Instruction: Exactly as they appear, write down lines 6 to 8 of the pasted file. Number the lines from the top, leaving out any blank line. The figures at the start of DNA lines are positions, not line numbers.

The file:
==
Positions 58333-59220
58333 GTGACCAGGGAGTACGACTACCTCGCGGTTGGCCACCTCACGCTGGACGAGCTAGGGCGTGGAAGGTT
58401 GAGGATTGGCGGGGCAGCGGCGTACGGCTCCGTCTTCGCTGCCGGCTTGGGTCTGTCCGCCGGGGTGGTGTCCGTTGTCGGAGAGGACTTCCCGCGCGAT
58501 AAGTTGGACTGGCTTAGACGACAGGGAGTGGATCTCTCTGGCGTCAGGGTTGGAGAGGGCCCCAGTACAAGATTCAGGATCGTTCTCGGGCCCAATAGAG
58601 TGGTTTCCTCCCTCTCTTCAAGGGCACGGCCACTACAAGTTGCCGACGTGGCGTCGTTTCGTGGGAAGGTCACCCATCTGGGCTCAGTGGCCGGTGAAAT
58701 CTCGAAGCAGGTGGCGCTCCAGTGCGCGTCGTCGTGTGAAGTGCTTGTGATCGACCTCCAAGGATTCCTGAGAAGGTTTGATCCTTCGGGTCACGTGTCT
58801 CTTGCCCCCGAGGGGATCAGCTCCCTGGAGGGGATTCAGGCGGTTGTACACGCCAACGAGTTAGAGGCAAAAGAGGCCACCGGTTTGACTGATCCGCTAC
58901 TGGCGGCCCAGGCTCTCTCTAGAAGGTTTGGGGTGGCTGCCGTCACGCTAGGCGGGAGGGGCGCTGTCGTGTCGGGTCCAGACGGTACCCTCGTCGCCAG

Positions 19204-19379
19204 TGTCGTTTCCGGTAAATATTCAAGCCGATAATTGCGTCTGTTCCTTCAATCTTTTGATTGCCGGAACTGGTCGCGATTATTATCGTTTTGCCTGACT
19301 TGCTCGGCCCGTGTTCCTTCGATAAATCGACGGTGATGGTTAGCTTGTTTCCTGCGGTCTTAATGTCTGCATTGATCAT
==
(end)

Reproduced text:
58701 CTCGAAGCAGGTGGCGCTCCAGTGCGCGTCGTCGTGTGAAGTGCTTGTGATCGACCTCCAAGGATTCCTGAGAAGGTTTGATCCTTCGGGTCACGTGTCT
58801 CTTGCCCCCGAGGGGATCAGCTCCCTGGAGGGGATTCAGGCGGTTGTACACGCCAACGAGTTAGAGGCAAAAGAGGCCACCGGTTTGACTGATCCGCTAC
58901 TGGCGGCCCAGGCTCTCTCTAGAAGGTTTGGGGTGGCTGCCGTCACGCTAGGCGGGAGGGGCGCTGTCGTGTCGGGTCCAGACGGTACCCTCGTCGCCAG